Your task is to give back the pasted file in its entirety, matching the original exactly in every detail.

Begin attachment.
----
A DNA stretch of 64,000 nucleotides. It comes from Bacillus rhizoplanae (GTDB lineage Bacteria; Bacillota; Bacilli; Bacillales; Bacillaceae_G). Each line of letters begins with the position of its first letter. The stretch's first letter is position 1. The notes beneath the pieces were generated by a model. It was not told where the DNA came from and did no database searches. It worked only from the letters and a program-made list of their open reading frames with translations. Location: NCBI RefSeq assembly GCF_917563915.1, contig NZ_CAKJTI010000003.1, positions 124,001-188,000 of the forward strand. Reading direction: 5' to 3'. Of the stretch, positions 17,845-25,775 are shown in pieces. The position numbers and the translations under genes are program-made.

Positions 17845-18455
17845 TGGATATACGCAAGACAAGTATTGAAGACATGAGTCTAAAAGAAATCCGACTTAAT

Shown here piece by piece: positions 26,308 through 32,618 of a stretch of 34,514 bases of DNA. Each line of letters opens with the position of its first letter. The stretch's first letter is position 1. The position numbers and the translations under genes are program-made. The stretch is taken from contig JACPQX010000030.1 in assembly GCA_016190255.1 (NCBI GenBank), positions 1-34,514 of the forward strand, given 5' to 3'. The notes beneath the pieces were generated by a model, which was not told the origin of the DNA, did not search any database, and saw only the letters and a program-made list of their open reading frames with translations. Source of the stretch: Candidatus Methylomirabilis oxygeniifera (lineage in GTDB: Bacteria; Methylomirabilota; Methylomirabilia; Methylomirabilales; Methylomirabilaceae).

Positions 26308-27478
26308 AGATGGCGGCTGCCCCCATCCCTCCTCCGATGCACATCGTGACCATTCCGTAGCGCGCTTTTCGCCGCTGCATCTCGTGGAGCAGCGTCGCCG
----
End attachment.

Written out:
A DNA stretch of 64,000 nucleotides. It comes from Bacillus rhizoplanae (GTDB lineage Bacteria; Bacillota; Bacilli; Bacillales; Bacillaceae_G). Each line of letters begins with the position of its first letter. The stretch's first letter is position 1. The notes beneath the pieces were generated by a model. It was not told where the DNA came from and did no database searches. It worked only from the letters and a program-made list of their open reading frames with translations. Location: NCBI RefSeq assembly GCF_917563915.1, contig NZ_CAKJTI010000003.1, positions 124,001-188,000 of the forward strand. Reading direction: 5' to 3'. Of the stretch, positions 17,845-25,775 are shown in pieces. The position numbers and the translations under genes are program-made.

Positions 17845-18455
17845 TGGATATACGCAAGACAAGTATTGAAGACATGAGTCTAAAAGAAATCCGACTTAAT

Shown here piece by piece: positions 26,308 through 32,618 of a stretch of 34,514 bases of DNA. Each line of letters opens with the position of its first letter. The stretch's first letter is position 1. The position numbers and the translations under genes are program-made. The stretch is taken from contig JACPQX010000030.1 in assembly GCA_016190255.1 (NCBI GenBank), positions 1-34,514 of the forward strand, given 5' to 3'. The notes beneath the pieces were generated by a model, which was not told the origin of the DNA, did not search any database, and saw only the letters and a program-made list of their open reading frames with translations. Source of the stretch: Candidatus Methylomirabilis oxygeniifera (lineage in GTDB: Bacteria; Methylomirabilota; Methylomirabilia; Methylomirabilales; Methylomirabilaceae).

Positions 26308-27478
26308 AGATGGCGGCTGCCCCCATCCCTCCTCCGATGCACATCGTGACCATTCCGTAGCGCGCTTTTCGCCGCTGCATCTCGTGGAGCAGCGTCGCCG